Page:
A pesky invasive weed could flourish in Okanagan lakes this summer as provincial and federal governments place restrictions on milfoil control in an attempt to save a species of mussel.
The Okanagan Basin Water Board (OBWB) spends $825,000 annually to remove invasive Eurasian milfoil from five large lakes, including Okanagan, Kalamalka, Wood, Skaha and Osoyoos.
OBWB says the most effective way of removing milfoil is by rototilling — de-rooting milfoil from the bottom of the lake — to reduce its stem density by 80 to 97 per cent.
But rototilling is now prohibited in several areas under provincial regulations.
WATCH (March 2019): More weeds at Okanagan beaches could be the tradeoff for protecting endangered mussels
That’s because provincial and federal officials want to protect a species of freshwater mussel known as the Rocky Mountain ridged mussel.
The mussel is currently listed as “at-risk” under the Species at Risk Act but is now being considered for up-listing to “endangered,” which would greatly increase regulatory requirements for the milfoil control program, according to the OBWB.
Anna Warwick Sears, executive director of the OBWB, has written to federal Minister of Fisheries and Oceans Jonathan Wilkinson and B.C. Minister of Forests, Lands, Natural Resource Operations and Rural Development Doug Donaldson.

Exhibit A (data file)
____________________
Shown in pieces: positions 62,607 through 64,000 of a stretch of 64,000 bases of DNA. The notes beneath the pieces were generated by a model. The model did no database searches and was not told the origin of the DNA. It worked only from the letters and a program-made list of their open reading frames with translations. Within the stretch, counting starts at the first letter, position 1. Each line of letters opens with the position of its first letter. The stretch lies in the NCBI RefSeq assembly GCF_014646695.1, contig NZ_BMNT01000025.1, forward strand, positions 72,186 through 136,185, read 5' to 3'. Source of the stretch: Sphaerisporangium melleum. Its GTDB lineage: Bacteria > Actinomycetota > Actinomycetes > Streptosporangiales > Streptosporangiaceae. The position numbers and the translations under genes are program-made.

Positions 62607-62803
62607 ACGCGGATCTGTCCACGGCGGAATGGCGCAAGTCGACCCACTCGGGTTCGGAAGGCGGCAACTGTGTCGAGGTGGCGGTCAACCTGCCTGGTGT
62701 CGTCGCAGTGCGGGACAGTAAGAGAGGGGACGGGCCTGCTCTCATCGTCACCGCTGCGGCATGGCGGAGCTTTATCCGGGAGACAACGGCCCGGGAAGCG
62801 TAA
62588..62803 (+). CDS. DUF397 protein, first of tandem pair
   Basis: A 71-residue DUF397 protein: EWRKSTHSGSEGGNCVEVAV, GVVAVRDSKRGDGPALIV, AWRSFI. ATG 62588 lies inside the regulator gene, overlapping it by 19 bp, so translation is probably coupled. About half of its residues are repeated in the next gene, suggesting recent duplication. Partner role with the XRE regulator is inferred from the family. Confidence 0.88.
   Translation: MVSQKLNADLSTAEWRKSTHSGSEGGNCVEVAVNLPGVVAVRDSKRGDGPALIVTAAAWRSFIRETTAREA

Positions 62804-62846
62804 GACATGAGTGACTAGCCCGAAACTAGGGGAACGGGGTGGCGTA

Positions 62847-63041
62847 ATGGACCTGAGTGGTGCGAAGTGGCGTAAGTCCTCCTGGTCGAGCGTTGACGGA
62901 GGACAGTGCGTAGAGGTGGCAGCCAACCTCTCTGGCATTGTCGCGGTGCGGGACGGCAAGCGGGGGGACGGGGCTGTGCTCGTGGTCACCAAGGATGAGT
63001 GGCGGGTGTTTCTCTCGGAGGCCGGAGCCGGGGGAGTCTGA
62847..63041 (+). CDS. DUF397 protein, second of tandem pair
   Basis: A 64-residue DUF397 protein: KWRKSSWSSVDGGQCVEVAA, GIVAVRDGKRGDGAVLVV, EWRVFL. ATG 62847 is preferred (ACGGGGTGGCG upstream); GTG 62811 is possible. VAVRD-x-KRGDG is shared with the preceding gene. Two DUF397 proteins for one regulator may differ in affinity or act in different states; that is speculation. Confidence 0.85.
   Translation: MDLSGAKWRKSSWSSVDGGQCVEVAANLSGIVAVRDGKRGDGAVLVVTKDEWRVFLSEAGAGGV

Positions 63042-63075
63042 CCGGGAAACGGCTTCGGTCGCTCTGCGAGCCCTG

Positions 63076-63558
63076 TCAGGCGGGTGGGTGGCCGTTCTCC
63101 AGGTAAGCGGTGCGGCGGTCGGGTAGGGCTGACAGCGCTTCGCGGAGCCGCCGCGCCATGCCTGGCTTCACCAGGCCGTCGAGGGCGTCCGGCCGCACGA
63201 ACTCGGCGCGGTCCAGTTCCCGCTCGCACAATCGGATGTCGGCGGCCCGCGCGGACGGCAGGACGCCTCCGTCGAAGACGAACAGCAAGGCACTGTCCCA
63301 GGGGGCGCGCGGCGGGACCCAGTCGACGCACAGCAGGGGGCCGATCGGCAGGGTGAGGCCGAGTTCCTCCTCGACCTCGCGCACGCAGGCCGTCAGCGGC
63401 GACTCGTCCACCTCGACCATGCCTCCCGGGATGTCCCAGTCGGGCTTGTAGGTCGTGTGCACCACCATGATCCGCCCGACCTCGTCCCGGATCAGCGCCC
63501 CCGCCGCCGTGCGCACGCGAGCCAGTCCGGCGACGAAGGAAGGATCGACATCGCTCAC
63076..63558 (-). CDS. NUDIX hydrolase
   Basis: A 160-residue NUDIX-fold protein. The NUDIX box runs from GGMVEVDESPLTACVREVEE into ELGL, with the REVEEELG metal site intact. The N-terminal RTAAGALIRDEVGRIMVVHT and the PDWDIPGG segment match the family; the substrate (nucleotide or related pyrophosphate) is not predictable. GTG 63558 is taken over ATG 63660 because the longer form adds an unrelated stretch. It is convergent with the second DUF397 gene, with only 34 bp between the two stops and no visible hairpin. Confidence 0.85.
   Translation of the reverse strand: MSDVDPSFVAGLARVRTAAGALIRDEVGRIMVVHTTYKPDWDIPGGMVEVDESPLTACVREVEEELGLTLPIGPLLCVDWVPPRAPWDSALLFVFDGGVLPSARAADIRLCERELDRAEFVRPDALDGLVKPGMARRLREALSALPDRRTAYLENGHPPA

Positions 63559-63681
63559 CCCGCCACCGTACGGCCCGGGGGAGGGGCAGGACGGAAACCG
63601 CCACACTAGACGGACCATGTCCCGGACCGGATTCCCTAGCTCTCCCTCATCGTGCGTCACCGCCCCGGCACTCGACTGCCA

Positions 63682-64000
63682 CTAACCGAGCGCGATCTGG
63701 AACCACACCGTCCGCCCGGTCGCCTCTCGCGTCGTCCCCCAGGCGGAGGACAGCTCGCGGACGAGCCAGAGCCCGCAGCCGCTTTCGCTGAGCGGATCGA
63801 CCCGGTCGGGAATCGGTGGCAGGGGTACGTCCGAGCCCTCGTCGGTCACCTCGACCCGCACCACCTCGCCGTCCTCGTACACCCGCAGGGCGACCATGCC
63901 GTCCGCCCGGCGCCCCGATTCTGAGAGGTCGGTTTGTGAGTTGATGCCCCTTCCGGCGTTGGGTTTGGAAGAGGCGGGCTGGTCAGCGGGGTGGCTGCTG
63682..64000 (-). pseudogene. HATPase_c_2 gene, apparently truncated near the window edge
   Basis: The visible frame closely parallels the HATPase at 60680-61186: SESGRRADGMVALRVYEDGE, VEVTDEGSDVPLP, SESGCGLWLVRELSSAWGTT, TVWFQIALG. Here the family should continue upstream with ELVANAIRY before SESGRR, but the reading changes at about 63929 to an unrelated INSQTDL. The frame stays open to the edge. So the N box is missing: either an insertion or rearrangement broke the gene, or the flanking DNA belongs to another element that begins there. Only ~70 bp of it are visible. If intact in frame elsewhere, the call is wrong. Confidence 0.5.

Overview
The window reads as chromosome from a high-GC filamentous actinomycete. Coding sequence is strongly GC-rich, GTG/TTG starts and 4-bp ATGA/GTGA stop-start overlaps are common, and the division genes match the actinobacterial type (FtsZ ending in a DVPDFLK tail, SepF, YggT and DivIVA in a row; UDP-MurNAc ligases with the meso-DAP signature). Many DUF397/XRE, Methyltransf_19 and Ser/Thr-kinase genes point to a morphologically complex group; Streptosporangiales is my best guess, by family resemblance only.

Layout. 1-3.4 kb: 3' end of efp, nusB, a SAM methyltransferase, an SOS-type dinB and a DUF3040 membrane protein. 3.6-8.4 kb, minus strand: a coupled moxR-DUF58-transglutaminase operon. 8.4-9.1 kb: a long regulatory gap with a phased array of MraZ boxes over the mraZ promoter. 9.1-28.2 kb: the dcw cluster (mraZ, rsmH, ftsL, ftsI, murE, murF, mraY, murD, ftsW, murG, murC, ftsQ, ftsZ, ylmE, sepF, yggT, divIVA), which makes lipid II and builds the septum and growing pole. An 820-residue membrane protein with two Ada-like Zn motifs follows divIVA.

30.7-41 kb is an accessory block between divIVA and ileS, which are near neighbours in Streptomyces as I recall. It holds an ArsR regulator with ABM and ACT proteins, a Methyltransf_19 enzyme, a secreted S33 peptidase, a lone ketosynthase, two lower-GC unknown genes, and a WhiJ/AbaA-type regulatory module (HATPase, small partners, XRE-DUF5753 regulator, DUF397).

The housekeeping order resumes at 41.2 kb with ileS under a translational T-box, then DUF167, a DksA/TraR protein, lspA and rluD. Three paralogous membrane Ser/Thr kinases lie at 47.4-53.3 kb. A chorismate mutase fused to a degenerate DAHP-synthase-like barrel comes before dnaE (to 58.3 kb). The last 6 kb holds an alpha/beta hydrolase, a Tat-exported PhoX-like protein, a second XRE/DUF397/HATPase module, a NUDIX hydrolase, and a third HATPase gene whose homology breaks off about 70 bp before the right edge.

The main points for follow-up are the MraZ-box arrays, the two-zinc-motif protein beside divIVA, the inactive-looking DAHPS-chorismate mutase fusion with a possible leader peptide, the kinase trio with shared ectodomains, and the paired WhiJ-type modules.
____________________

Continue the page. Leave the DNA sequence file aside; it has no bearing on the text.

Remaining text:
The OBWB is asking them to grant an authorization for the milfoil control program to continue.
The letter states that there is not enough evidence that the mussel could be endangered by rototilling and notes that an updated study looking at the socio-economic impact of terminating the program has not been completed.
WATCH (October 2017): Vaseux Lake residents demand timely removal of milfoil
It says a provincially commissioned report in 1991 found that ending the practice would lead to a projected economic decline of $85 million in annual tourism revenue, $360 million in lost property value and over 1,700 job losses in the Okanagan alone.
“These decisions have the potential to return some areas of Okanagan lakes to the aquatic conditions of the 1970s, with uncontrolled milfoil growth promoting poor water quality and toxic algae blooms, anoxic lake-bottom conditions, increased nutrient release into the water and unusable swimming areas,” Sears says in the letter.
The OBWB says untreated areas near public beaches could degrade the beaches for swimming and recreation.
The board has also sent letters to municipal governments asking them to support its request to the ministers to authorize the milfoil de-rooting program to continue.
Osoyoos town council will review the request at Monday’s regular council meeting.